The Evidence Based Policy Research Project commissioned free-market think tank the Institute of Public Affairs, and progressive think tank Per Capita Australia, to analyse 20 public policies using the ten criteria of the Wiltshire test for good policy making.
This research project was commissioned ‘to coax more evidence-based policy decisions by all tiers of Government by reviewing and rating 20 high profile government decisions against the Wiltshire business case criteria’. These policies were assessed for good process, not based on the outcome or even intention of the policies.
The IPA found that Australia’s governments, both state and federal, are failing to undertake best practice policymaking. This failure is undermining the quality of public policy and is having a detrimental impact on faith in public institutions.
The IPA and Per Capita agreed that the policies that came closest to best-practice decision-making processes were legalising Uber in Queensland, voluntary assisted dying legislation in Victoria, criminal justice reforms in NSW and access to medical cannabis legislation in Victoria.
IPA Director of Policy said Simon Breheny:
“The Institute of Public Affairs was proud to participate in this project alongside Per Capita. In an era of declining public trust in politicians, democracy and institutions, it is essential now more than ever that policymaking is undertaken in a thorough and consultative manner. Good policy process – from actually undertaking cost-benefit analysis to having a detailed plan for how a policy will be rolled out – is not a left-right issue; it is an issue of basic competency.”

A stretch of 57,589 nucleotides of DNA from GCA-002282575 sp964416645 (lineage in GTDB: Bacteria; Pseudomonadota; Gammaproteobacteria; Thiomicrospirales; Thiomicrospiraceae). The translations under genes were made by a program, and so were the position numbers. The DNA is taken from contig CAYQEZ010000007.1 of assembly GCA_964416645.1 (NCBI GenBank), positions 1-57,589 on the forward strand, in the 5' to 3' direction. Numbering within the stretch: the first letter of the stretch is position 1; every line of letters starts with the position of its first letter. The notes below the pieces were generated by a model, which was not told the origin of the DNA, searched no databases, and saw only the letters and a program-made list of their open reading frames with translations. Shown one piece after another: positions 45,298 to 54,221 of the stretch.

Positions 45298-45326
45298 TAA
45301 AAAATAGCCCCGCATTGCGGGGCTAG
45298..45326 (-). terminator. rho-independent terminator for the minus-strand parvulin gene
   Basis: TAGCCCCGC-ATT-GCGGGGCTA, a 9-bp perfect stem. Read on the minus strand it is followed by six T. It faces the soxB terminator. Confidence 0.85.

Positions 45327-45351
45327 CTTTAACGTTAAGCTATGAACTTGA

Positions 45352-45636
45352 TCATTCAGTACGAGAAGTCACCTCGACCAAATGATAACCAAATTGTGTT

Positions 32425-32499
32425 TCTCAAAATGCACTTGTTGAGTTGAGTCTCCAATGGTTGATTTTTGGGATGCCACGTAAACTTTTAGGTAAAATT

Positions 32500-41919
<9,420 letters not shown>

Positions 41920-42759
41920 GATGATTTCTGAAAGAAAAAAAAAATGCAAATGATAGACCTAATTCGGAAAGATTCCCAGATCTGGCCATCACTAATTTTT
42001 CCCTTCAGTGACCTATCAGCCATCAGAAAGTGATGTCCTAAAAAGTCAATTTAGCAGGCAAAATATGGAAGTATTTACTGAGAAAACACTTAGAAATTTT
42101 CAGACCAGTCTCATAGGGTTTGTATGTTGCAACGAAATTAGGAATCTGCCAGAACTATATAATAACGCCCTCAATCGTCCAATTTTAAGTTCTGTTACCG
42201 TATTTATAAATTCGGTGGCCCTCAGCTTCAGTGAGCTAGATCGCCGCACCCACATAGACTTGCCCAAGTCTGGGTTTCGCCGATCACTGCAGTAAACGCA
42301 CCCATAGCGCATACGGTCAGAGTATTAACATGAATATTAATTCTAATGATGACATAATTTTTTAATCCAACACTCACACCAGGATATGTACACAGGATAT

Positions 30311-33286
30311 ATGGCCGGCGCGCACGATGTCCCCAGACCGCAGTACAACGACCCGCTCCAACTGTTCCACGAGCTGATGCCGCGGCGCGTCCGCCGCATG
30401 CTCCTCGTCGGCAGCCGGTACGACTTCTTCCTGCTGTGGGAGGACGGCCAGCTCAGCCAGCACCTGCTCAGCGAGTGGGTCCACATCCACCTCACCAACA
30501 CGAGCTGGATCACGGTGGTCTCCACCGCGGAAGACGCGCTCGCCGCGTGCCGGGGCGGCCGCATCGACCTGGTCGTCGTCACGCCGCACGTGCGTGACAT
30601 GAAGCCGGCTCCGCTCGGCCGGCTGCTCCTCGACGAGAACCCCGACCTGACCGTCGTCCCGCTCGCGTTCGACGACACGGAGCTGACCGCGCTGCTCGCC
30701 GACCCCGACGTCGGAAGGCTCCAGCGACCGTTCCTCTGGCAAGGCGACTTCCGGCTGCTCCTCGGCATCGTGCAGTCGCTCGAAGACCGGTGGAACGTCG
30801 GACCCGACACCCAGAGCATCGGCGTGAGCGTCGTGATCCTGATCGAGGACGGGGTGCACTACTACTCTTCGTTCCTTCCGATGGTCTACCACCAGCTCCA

“While values and principles are paramount to decide what direction policymaking should take, if not combined with careful analysis of the problem and gathering of disperse knowledge, outcomes can be dire. We have found that far too often decisions are being made on the fly without proper process, and the Australian people are suffering the consequences.”
This research was funded by a former Secretary of the NSW Treasury, Percy Allan, EY and the Susan McKinnon Foundation.